July 4, 2008
Satellite to Shed Light on How Clouds, Particles Warm Earth
BELTSVILLE, Md. _ NASA plans to launch a new satellite next year that will help scientists fill in a gap in their understanding of global warming: the role of clouds and airborne particles.
The satellite Glory, targeted for launch next June, will give scientists a much better tool to measure particles than any satellite so far. The particles, known as aerosols, are bits of things such as dust and smog.
"Undoubtedly, greenhouse gases cause the biggest climatic effect. But the uncertainty in the aerosol effect is the biggest uncertainty in climate at the present," said Michael Mishchenko, the Glory project scientist at the Goddard Institute for Space Studies.
Mishchenko and other scientists, in an article describing the Glory mission, wrote that accurately explaining the human-caused contributions to global warming is essential to establishing sound policies to combat it.
Scientific observations have led scientists to rule out the sun and volcanic eruptions as explanations for why the Earth's average temperature has been increasing steadily, said Robert Cahalan, a NASA physicist who heads the climate and radiation branch at NASA's Goddard Space Flight Center outside Washington in Beltsville, Md.
Cahalan said that while the best explanation of the warming trend is the accumulation of heat-trapping gases, the role of aerosols is also important, but less well understood.
"Aerosols aren't producing a discernable trend," Cahalan said. Scientists are beginning to understand how aerosols can increase or decrease cloud cover, but they need more information about how all this affects global warming, he said.
The tiny particles are difficult to track. Gases such as carbon dioxide disperse and mix evenly in the atmosphere and remain there for decades, so they can be measured anywhere. However, aerosols are short-lived and aren't evenly mixed.
Some particles are produced from burning fossil fuels. In the air, they're dangerous for human health and the environment.
Mishchenko said it was very difficult to estimate the net effect of the particles on climate.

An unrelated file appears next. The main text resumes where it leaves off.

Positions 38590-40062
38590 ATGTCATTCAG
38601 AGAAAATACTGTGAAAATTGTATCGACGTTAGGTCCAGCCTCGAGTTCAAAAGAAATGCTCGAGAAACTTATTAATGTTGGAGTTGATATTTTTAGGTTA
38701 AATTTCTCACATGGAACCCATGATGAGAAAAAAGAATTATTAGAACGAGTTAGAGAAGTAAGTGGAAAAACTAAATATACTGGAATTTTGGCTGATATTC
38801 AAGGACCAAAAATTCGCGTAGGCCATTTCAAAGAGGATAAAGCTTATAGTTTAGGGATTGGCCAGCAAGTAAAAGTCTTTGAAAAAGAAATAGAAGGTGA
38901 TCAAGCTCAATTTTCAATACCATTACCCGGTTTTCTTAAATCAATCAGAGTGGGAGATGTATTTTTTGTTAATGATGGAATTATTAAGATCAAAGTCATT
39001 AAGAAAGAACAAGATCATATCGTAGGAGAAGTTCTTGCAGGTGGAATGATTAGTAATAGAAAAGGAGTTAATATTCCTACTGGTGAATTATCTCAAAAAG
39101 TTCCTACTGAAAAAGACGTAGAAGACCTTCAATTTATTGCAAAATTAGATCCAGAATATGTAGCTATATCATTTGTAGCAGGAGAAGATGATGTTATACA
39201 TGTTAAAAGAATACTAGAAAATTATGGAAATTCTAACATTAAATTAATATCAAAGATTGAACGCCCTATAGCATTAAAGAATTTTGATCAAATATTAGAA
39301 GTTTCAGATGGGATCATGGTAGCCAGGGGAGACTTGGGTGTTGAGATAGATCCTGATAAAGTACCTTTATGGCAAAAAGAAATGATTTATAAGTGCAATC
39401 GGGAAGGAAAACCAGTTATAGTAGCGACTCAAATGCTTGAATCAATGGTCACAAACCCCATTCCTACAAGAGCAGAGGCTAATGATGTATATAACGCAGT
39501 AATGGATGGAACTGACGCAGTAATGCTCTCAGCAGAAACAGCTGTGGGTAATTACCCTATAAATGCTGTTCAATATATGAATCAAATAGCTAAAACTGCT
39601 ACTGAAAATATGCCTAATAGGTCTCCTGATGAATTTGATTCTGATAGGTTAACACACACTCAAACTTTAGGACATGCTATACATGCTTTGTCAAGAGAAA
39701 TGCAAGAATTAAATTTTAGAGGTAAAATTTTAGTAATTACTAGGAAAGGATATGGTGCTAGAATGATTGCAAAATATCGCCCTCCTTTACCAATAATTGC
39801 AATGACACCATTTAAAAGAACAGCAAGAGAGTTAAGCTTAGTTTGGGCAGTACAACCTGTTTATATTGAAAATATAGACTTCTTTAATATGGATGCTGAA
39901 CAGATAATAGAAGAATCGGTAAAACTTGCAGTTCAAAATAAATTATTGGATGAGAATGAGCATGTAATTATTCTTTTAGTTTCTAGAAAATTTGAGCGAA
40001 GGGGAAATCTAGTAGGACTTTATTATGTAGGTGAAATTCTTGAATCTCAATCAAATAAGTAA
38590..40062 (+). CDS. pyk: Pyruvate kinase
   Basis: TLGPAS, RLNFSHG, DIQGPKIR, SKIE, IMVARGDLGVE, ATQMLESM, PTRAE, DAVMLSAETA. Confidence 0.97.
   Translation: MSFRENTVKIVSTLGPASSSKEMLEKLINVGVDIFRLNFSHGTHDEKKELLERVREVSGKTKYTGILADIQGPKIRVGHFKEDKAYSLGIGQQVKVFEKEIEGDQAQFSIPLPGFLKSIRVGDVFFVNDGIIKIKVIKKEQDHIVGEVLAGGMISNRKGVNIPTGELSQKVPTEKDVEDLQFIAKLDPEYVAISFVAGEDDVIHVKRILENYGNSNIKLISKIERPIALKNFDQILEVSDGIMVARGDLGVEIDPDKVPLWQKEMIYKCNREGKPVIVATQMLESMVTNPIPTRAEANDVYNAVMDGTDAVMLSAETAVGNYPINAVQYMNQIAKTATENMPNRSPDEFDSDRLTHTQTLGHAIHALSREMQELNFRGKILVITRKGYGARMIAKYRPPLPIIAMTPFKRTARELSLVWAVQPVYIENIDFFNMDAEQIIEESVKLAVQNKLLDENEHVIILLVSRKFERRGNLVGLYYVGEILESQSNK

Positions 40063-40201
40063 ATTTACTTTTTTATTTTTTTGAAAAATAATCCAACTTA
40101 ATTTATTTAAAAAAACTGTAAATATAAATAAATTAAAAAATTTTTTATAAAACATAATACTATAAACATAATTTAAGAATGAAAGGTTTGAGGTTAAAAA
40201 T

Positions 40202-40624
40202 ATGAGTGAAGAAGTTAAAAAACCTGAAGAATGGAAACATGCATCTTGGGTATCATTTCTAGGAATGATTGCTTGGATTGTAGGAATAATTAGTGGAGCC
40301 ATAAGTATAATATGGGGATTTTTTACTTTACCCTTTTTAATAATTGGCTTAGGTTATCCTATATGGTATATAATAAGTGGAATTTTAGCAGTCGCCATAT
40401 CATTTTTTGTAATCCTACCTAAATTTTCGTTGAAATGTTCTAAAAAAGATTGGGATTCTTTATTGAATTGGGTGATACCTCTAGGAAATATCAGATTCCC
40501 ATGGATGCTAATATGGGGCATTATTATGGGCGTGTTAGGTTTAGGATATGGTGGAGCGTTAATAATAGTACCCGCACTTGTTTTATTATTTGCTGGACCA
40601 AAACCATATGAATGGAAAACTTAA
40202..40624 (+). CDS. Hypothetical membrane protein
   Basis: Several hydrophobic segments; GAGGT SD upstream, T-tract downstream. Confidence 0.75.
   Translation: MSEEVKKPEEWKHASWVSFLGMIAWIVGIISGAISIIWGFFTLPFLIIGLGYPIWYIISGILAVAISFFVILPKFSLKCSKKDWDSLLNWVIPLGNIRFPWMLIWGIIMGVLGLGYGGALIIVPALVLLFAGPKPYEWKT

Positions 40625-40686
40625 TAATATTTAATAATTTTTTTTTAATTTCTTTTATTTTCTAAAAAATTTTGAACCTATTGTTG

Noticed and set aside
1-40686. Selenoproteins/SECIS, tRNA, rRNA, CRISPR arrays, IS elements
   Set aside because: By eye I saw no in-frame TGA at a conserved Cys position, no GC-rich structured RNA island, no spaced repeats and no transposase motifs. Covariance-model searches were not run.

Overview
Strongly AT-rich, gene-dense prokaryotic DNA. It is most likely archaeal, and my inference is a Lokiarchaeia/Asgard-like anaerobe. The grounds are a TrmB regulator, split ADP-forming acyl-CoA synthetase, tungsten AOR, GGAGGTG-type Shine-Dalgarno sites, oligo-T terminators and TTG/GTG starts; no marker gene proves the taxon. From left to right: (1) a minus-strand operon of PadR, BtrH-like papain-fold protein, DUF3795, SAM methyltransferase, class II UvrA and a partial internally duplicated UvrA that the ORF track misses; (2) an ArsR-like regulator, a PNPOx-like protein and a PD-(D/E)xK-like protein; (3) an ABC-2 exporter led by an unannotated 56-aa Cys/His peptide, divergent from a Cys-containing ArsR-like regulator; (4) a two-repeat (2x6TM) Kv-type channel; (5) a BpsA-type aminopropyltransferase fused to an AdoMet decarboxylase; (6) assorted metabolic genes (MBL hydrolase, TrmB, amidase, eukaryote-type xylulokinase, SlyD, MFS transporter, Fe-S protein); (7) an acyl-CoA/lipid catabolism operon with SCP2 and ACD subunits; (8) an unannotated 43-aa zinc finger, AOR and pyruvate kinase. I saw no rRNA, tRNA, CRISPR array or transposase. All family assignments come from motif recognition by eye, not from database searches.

Other satellites have measured aerosols, but without the accuracy of the aerosol polarimetry sensor that Glory will carry.
Mishchenko published a report in Science magazine that said aerosols had declined slightly in the last 30 years, allowing more sunlight to reach the Earth's surface. But he said in an interview that the data he used came from instruments that produced widely differing findings.
Glory also will carry a cloud camera and a total irradiance monitor to measure the sun's energy.
Cahalan said the sun was a "superstable star." Its energy goes up and down only by small amounts, but scientists must keep watching it to see whether there are important changes in the future, he said.
Instruments in space have been measuring the sun's energy for nearly 30 years. Glory will extend that long-term record.
"People don't always realize that NASA is the agency that does this sort of thing, but we've been doing it from the beginning because we need to understand the planet Earth," Cahalan said. "We have many satellites going around the planet now, and we think of it as taking the pulse of the planet. We see the whole globe every day. We see what's going on with the land, the oceans and the atmosphere, and also what's coming into the planet."
Hundreds of NASA scientists using data from the satellites worked with colleagues from more than 150 countries to produce the United Nations' effort on global warming, known as the Intergovernmental Panel on Climate Change. Its report last year presented the strongest evidence to date that human activities are causing the Earth's average temperature to warm and are affecting ecosystems around the world.
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